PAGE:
Naveed Amir Ahmad, a businessman, claims he was arrested in Dubai in April 2010 allegedly based on an Interpol warrant over a suspected tax evasion case in carbon credit trading. Image Credit: Abdel-Krim Kallouche/Gulf News

Dubai: Two British nationals, who have been unable to leave the UAE for the past six years due to a pending international investigation, have asked authorities to either charge them and bring them to court, extradite them, or release them to their families.

Naveed Amir Ahmad, 39, a businessman, told Gulf News he was arrested by Dubai authorities in April 2010 after he complained that his bank account in the UAE had been frozen. A day before his flight back to the UK that month, he was arrested allegedly based on an Interpol warrant issued by Germany for a suspected tax evasion case in carbon credit trading.

The fraud case in Germany involved billions of dollars of carbon credits allowances that were illegally traded by an organised crime group operating in at least 11 countries in the European Union.

Ahmad, who had an offshore business of import and export of electronic goods in Ras Al Khaimah and in Germany, said he had nothing to do with the case in Germany.

“We have not done anything wrong,” Ahmad told Gulf News. “Nothing at all, it’s just speculation.”

Robert (not his real name), another British national included in the case, said he was in Dubai with his family on a holiday when he was stopped at the airport and then detained.

“They had names of about 10 to 15 people who they wanted to question. I was one of them and it had something to do with Germany. I had never been to Germany. I have never worked in Germany. Nothing, I told them that,” Robert told Gulf News.

Ahmad was in jail for about a month while Robert was imprisoned for more than two months before they both got bail. Six years later, their case is still under investigation as confirmed by the Dubai Public Prosecution.

“After six years, at least charge us with something; at least take us to court. If this is a case in Germany, why don’t you send us back to Germany and we’ll deal with it over there? We’re willing to go to Germany but they’re not letting us go. It’s been six years and we’re just sitting here doing nothing. We’re not allowed to work, all our money is seized, we can’t do anything,” Ahmad said.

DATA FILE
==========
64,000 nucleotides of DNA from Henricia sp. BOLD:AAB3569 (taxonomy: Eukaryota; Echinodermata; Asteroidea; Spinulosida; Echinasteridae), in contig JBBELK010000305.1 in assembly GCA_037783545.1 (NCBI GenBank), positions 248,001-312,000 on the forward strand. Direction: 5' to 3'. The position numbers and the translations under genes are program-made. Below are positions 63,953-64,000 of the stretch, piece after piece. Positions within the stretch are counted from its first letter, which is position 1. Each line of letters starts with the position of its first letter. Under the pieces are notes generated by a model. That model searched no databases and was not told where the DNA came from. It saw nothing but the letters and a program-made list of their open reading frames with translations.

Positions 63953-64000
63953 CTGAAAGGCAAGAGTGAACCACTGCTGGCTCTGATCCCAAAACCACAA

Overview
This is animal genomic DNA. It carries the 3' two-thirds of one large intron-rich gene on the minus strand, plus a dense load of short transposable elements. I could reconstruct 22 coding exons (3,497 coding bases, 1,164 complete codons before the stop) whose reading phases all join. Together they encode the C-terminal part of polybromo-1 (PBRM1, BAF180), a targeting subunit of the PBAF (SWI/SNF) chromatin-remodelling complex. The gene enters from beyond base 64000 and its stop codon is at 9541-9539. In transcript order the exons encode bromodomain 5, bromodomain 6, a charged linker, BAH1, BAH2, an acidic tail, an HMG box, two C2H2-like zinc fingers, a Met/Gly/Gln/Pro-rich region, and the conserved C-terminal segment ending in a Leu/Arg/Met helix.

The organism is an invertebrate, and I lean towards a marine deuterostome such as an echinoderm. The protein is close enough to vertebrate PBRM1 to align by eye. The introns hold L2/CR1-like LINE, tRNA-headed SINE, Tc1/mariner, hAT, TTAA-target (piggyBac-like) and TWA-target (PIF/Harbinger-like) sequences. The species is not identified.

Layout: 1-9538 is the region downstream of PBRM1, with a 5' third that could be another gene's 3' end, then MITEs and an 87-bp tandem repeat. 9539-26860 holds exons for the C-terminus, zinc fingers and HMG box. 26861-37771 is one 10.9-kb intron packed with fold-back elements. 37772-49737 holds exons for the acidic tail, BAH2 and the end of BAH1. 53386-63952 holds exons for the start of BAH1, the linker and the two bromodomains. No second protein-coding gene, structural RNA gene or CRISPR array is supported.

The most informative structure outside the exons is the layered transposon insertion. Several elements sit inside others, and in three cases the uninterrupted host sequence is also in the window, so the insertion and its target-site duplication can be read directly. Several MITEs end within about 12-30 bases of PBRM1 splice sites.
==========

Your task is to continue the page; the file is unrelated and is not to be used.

Both men alleged that no help has been extended to them by the British Embassy.

When contacted by Gulf News, a spokesperson from the British Embassy said: “We are aware of Mr Ahmad’s case. Since his arrest in 2010 we have regularly provided assistance, including raising the case with the appropriate authorities at a senior level.”

A senior prosecution source confirmed to Gulf News that 10 British suspects have been facing a pending probe over an alleged money laundering crime that happened in Germany since 2010.

“The most recent decision in the investigation was taken on July 25 when the interrogating prosecutor adjourned the investigation until the case file is sent from the legal authorities in Germany. No charges have been pressed against those suspects, who remain on bail. Dubai prosecutors will take the required legal action [pertaining to the extradition request] based on the findings of the case file after receiving it from the German authorities,” explained the source.

“It is all based on the outcome of the interrogations. We cannot give further comments at the current stage pending further interrogations,” the prosecution source added.

The six-year wait for the case file has brought the men’s life to a halt. Both men said they have lost everything. They have since been living on the charity of friends, moving from one accommodation to another in order to survive.

“Literally, this is costing me my life. I have a house in the UK which got repossessed because I couldn’t pay the mortgage; I’m not able to work,” Ahmad said.

Robert, who has three children, said: “My wife had cancer. She just got cured in 2012. She had a heart problem. I showed them [authorities] all the paperwork. I said, ‘I need to go and see my family.’ They didn’t let me go.”

“I don’t know what’s going to happen with this case. There’s no future. Even my family now, my mum and dad obviously they’re getting old, six years later, they have stopped asking, “Are you coming home or not?”


— With additional inputs from Bassam Za’za’, Legal and Court Correspondent